On October 27, 2009 my 9-year-old son Joseph, was diagnosed with type 1 diabetes (T1D). It was overwhelming coming home from the hospital. My husband and I just looked at each other, in shock that our child’s health, and very life, was in our inexperienced hands. We were lucky to have a small group of families in the city we lived in—Quincy MA—that understood what we were going through, offering us support. The JDRF was always there for us as well, there was the Bag of Hope delivered to my family and the kids events they organized. JDRF with its philosophy of reducing the impact of T1D on lives (improving lives) until there is cure resonates with me. My family began to raise money and participate in a local Kids Walk and the larger Boston Walk benefitting JDRF.
In the summer of 2011, I realized I needed to do more than just raise money for a walk or two. I began to volunteer delivering Bags of Hope to newly diagnosed families. I became more involved in the local Kids Walk, organized by a group of T1D parents partnering with the Quincy Public Schools. The city of Quincy supports us by declaring the day of our walk city wide “Stamp Out Diabetes Day.” Every year, for the last four years, we have been able to get more and more schools and children involved in the walk, raising over $130,000. Last year we raised $43,000 with 11 Quincy schools involved.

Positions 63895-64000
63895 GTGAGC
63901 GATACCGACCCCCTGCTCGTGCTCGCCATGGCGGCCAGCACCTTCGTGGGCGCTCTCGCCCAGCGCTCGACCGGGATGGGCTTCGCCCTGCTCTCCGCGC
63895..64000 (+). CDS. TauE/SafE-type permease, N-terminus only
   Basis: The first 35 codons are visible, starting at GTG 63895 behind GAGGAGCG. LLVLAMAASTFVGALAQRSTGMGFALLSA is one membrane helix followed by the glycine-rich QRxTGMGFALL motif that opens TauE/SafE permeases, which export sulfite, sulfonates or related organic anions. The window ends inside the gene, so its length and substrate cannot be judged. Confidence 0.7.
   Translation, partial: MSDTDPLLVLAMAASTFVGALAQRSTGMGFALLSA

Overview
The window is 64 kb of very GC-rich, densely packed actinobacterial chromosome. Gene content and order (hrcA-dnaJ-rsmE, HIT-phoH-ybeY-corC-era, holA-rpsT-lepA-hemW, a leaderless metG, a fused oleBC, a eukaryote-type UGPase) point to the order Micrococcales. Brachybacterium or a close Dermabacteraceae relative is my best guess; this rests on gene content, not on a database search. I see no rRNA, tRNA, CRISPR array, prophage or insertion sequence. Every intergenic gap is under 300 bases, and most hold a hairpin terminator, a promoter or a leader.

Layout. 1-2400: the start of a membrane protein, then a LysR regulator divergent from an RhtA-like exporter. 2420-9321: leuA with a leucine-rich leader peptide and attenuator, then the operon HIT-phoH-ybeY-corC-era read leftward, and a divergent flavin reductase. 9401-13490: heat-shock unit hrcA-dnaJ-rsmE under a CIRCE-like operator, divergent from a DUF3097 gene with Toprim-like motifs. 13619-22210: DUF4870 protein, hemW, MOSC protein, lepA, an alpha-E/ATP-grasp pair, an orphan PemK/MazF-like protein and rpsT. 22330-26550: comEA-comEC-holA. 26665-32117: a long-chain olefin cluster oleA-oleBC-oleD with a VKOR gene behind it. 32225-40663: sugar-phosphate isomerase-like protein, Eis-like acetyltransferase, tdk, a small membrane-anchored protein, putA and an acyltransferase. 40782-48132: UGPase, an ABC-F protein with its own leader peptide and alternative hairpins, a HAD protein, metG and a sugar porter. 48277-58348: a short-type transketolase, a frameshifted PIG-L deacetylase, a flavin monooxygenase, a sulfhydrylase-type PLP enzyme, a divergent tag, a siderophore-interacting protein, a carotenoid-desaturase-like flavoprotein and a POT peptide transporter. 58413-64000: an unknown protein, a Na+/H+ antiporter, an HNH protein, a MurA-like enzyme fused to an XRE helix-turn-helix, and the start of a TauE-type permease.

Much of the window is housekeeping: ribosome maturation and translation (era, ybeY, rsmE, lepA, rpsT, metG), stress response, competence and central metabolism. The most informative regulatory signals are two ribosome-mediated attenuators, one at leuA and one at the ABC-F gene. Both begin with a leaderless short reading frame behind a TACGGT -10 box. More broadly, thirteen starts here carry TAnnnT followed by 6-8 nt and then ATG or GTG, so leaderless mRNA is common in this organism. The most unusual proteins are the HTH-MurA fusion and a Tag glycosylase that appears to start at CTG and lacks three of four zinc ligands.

I am lucky to have met an incredible core group of T1D families that work on making the Quincy Kids Walk such a huge success. These families have become lifelong friends, we share a bond that no-one outside of the T1D community can fully understand. When we began to meet to plan our Kids Walk, we often became side tracked, discussing our kid’s experiences and seeking support from each other. I quickly realized that not only did we have so much to offer each other, but, just think how we could help those newly diagnosed families that I was bringing the Bags of Hope to. We meet monthly and have extended out invitations to any parents of T1D children to join us. We have had many new families join our group and often have our children get together, further building a strong support foundation for the entire family.
Individually, I also have organized volunteers from my employer to assist in the clean up after the JDRF One Walk Boston this past September and by wrapping gifts at the Simon Mall in December. I have a passion to improve the lives and find a cure for T1D for my son and the other children and adults I have come to know and care for. I support JDRF because I feel that same level of commitment and hope from this organization that has made me part of its community.